What a contrast with the names that surrounded his birth! When the Angel Gabriel met Mary, she was told that he would be called ‘Son of the Most-High.’ Joseph is told that he is to be called ‘Jesus’ because he would ‘save his people from their sins’. The angel also named him ‘Emmanuel’ which means, God-is-with-us.’ When Mary visited Elizabeth, the babe leaped in her womb and she called him ‘Blessed’. The Shepherds were told that he is the ‘Savior’ and the ‘Messiah’ which means anointed-one. The wise men call him ‘King’ and give him gifts filled with mysterious meaning. When Jesus was presented in the Temple as a baby, Simeon called him a ‘light’ of revelation and glory, and at his baptism by John in the Jordan, a voice proclaimed from heaven that he was ‘Beloved’.

In our great Gospel reading which we just heard, John unfolds the great mystery of the incarnation and describes Jesus as the Word. Not a word that hurts or stings but the Word that brings healing; not a word to be frightened of but the Word that shines in the darkness of our world, and even in the darkness of our own hearts and lives; not a word that puts us down but the Word that allows us to peer through that darkness and see the glory of God, full of grace and truth. The entrance of Jesus into the world changed everything and allows us to be beloved; to create the beloved community that Jesus so long desires for all his children.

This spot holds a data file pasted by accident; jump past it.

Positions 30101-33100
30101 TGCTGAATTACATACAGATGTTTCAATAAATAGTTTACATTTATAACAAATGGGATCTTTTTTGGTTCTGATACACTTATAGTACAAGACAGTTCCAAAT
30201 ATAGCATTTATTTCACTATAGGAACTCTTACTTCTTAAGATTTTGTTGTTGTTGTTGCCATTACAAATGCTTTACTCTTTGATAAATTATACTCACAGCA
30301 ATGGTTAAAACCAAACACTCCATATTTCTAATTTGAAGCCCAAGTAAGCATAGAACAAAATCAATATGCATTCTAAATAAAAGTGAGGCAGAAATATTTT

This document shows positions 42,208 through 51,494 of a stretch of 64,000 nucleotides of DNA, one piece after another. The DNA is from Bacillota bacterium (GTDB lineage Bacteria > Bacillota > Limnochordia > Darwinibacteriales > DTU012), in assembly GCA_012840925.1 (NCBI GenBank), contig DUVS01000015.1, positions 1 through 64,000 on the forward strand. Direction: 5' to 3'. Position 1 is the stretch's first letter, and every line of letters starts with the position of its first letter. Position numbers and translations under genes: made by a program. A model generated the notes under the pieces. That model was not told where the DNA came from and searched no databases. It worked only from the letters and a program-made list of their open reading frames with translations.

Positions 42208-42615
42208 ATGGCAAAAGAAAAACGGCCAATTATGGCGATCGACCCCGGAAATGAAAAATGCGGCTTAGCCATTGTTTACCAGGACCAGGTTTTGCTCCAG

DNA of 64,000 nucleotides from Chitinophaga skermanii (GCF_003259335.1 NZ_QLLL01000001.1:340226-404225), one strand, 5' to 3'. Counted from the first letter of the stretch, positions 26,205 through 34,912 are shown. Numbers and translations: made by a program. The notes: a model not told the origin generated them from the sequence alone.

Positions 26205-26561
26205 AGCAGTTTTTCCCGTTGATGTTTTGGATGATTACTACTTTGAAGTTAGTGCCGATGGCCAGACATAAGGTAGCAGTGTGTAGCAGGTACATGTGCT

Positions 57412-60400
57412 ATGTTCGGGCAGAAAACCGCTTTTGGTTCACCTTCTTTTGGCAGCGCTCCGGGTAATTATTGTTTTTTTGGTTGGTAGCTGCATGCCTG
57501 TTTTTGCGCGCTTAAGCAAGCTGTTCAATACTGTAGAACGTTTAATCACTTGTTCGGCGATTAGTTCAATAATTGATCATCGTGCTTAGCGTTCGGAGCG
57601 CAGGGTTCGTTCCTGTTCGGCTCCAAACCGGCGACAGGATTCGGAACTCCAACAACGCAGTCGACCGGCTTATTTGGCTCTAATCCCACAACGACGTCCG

In the first letter of John we read: “Beloved … God’s love was revealed among us in this way: God sent his only Son into the world so that we might live through him. In this is love, not that we loved God but that he loved us and sent his Son to be the atoning sacrifice for our sins. … No one has ever seen God; if we love one another, God lives in us, and his love is perfected in us.” (1 John 4:7-12).

Isn’t that wonderful? ‘Beloved…if we love one another, God lives in us, and his love is perfected in us.’ There is a lovely old Christmas Carol that begins, ‘Love came down at Christmas.’

Our God came into our world and was given the name Jesus because he would save us from our sins; save us from our melancholy; save us from our own agendas. But not only from our sins, for he experienced all that it was to be human and all that it was to be misunderstood, abused, and hurt. The child within each one us has been redeemed because of the child born in the manger, because God wants to dwell in us as love.

‘if we love one another, God lives in us, and his love is perfected in us.’

My friends, take that home today.

Preaching on Christmas Eve in 1967, Martin Luther King reminded his hearers of the difference this kind of love can make to our world:

“This is what Jesus meant when he said, "Love your enemies." And I'm happy that he didn't say, "Like your enemies," because there are some people that I find it pretty difficult to like. Liking is an affectionate emotion, and I can't like anybody who would bomb my home. I can't like anybody who would exploit me. I can't likeanybody who would trample over me with injustices. I can't like them. I can't like anybody who threatens to kill me day in and day out. But Jesus reminds us that love is greater than liking. Love is understanding, creative, redemptive good will toward all men.”

My friends, that is the message of Christmas – that God has flooded the world with his love and we must be part of that love in order to find meaning in our lives, even when we doubt ourselves, even when we are afraid at looking at the child within. Or, as dear parishioner, Libby Clark who died just over a year ago used to say:

“The safest place in the world is in the middle of God’s love.”